Bernie Sanders is discovering that it’s a big old world out there, now that he’s ventured far beyond the friendly borders of Vermont. The more he’s taken seriously as a candidate, the more scrutiny he’s starting to receive. Much of it, to this point, from the left; the right and the mainstream media don’t yet see him as a serious contender worthy of scrutiny.
The leftist critique includes a very close examination of his feminist credentials in a four-part blogpost on Shakesville, a progressive feminist blog.
Then there was his appearance at the Netroots Nation conference last Saturday, when he was confronted by activists protesting police violence against black people. And honestly, he handled it with all the grace you’d expect from an old guy who’s been talking from the same script for years.
Before he took the stage, fellow Democratic candidate Martin O’Malley’s own appearance had been disrupted by the protesters. (O’M handled it worse than Bernie did, but he’s gotten less attention because he’s doing so badly in the polls.) And then:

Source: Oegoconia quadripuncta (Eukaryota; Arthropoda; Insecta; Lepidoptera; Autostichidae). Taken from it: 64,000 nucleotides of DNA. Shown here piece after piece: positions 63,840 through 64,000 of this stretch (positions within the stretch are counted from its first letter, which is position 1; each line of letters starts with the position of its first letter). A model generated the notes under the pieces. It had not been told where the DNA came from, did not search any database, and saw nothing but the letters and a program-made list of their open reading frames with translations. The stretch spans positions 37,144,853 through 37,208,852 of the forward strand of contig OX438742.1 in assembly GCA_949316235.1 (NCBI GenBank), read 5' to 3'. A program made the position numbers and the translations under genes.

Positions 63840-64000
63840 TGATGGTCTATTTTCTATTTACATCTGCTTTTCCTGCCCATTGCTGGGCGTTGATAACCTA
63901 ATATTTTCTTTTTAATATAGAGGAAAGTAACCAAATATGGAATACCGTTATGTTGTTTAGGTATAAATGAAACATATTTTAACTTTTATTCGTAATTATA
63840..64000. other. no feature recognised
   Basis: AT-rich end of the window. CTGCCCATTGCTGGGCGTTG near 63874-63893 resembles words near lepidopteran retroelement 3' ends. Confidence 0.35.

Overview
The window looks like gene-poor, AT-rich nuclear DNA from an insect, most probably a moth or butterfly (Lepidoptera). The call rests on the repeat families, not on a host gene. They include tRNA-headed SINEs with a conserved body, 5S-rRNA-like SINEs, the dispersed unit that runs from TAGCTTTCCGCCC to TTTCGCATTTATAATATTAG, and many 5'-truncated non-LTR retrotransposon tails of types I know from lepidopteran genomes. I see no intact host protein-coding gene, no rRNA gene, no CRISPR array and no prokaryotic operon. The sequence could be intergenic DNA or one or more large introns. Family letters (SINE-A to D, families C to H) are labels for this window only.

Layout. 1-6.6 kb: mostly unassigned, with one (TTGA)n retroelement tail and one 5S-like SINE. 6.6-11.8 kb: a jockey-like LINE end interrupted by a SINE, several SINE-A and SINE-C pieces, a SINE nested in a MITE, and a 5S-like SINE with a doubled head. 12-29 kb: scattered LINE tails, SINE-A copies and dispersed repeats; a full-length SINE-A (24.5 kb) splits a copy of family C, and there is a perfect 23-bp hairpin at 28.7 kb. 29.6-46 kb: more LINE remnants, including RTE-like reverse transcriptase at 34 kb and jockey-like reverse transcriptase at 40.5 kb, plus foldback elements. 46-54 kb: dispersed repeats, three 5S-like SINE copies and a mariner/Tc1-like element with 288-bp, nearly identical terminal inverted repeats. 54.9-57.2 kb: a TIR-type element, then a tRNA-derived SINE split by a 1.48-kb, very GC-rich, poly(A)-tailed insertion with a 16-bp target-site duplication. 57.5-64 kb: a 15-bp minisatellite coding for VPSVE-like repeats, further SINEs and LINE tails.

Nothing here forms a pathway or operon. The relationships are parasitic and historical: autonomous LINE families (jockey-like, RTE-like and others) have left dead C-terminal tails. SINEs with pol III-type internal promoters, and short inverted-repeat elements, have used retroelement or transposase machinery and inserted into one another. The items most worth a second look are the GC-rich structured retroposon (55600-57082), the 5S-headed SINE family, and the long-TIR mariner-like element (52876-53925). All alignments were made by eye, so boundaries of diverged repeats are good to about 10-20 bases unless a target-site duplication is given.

When Sanders approached the stage a moment later, the demonstrators continued. The candidate, a favorite of Netroots Nation, threatened to leave if they continued to interrupt him.
“Black lives, of course, matter. I spent 50 years of my life fighting for civil rights and for dignity,” he said. “But if you don’t want me to be here, that’s OK. I don’t want to outscream people.”
Sanders proceeded to deliver his usual presidential stump speech over sporadic shouting from below.
“Hey, you kids! Get off my lawn!”
Good old Bernie has run into a couple of hard realities:
— What was progressive in 1969 does not necessarily qualify in 2015.
— If there’s one thing the left is good at, it’s circular firing squads.